Dispelling Dickens

Jameson's picture
Submitted by Jameson on Sun, 2011-04-03 06:59

I came across this lecture on The Industrial Revolution in the library of the long-gone Aristotle Bookshop over a decade ago, and I've been referencing it ever since. In four easy parts the estimable Robert LeFevre dismantles the infamous report written by Michael Sadler, a propagandist bromide copied with increasing relish by subsequent anti-industrialists. We've all read Dickens' version of events. Not many have read the Supplementary Report to the Sadler Report, which dispels many if not most of the misanthropic myths. LeFevre tracked down one of only four copies in existence and, in the interests of objectivity, sought to paint a warts 'n all portrait of mankind's greatest leap.

We've all heard about the 16-hour days in brutal mills and factories. Now hear the full story. Yes the days were interminably long — in summer; in winter the workers, who were paid by the hour, complained when their wages were halved by the lack of light. Listen as LeFevre explains how the state created the sweatshop with its window tax, and how the lower classes became the Great Middle Class as wages doubled and redoubled thanks to the natural forces of capitalism.

Part One loses sound quality for a period, but bear with it — it's a temporary glitch in an otherwise brilliant presentation. This lecture will arm you with all the ammo you'll need to blast holes in the arguments of those who perpetuate the lies of The Industrial Revolution.

Part One: http://mises.org/mp3/lefevre/1...
Part Two: http://mises.org/mp3/lefevre/1...
Part Three: http://mises.org/mp3/lefevre/1...
Part Four: http://mises.org/mp3/lefevre/1...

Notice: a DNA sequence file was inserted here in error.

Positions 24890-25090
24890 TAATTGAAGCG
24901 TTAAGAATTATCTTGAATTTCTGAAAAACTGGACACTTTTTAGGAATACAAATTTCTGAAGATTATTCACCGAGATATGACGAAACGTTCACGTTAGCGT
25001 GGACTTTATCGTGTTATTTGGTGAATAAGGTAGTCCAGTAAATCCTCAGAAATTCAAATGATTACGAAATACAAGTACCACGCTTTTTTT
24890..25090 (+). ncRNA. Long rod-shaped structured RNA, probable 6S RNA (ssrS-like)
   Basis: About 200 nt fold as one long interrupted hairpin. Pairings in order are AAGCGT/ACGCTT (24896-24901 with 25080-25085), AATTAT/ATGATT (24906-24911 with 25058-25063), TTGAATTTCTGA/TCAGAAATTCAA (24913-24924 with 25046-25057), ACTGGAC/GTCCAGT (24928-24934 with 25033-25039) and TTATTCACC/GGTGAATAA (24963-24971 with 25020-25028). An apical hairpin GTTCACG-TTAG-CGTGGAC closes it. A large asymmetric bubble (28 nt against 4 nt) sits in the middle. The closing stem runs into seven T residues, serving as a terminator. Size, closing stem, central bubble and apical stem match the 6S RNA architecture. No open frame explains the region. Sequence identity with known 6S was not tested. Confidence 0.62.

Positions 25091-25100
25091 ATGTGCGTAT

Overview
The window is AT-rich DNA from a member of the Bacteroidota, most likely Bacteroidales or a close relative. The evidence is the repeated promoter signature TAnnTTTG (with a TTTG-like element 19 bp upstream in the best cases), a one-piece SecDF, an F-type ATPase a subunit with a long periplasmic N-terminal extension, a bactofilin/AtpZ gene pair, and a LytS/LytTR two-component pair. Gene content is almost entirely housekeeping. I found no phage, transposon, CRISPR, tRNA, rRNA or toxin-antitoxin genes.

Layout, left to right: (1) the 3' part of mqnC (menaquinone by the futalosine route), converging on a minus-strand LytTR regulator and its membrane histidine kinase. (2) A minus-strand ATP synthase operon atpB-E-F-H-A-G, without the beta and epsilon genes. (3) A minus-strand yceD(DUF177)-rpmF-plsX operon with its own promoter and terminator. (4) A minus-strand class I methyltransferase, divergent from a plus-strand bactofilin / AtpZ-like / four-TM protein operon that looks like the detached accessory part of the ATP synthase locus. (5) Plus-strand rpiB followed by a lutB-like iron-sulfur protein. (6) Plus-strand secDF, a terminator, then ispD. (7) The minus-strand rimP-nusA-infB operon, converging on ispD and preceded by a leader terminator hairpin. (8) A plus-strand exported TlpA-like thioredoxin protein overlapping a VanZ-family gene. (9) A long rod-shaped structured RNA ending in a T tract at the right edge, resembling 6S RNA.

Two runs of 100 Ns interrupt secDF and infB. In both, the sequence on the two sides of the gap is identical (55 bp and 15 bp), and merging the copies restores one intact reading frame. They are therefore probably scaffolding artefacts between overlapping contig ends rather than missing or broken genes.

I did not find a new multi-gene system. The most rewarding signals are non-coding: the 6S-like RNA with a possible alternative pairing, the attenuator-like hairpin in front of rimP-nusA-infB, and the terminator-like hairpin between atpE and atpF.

Well, I changed...

Marcus's picture

...the Wikipedia entry using these two references.

Let's see if it stays.

It has been up for two days so far.

Very good, Marcus!!

Jameson's picture

Thanks for that Supplementary Report. : )

I found this...

Marcus's picture

...from a Google search.

"The royal inquiry lasted for the better part of two years and the results published in three supplemental reports. They included the expert testimony of ministers and doctors, the latter often the same doctors used by employers to treat the ailments and accidents of the workers.

The findings from this supplemental report did serve to confirm some of what Sadler reported, but only in minor and not substantive ways.

It was true for example that wages were never as high as the workers would have liked, but there was absolutely no evidence that there was any conspiracy among employers to keep wages down.

The hours were certainly long, especially if there was a rush order or during the summer months when additional daylight added to the available working day...

In short, the worst charges of the Sadler report were either completely refuted, or placed in a context that provided a much more balanced and positive view.

Unfortunately, these supplemental reports received little of the attention received by the original Sadler report, perhaps reflective of facts of human nature that remain unchanged to this day."


"In the reports issued by the subsequent commission we can find effective answers to nearly all the charges made before the committee, but few writers mention this; for the most part they proceed as though the stories brought before the committee were confirmed. We can judge of the difference in the character of the evidence by noticing that R.H. Greg, a fierce critic of Sadler's Committee, could nevertheless refer to the evidence published by the Factory Commission as "an official and authenticated mass of evidence to which all must bow." In particular, the charge of systematic cruelties to children was shown to have been entirely without foundation, and we do not think that any careful student reading these reports could doubt that such deliberate cruelties as did exist were practiced on the children by the operatives themselves, against the will and against the knowledge of the masters. The masters were, on the whole, as many of their opponents admitted, "men of humanity."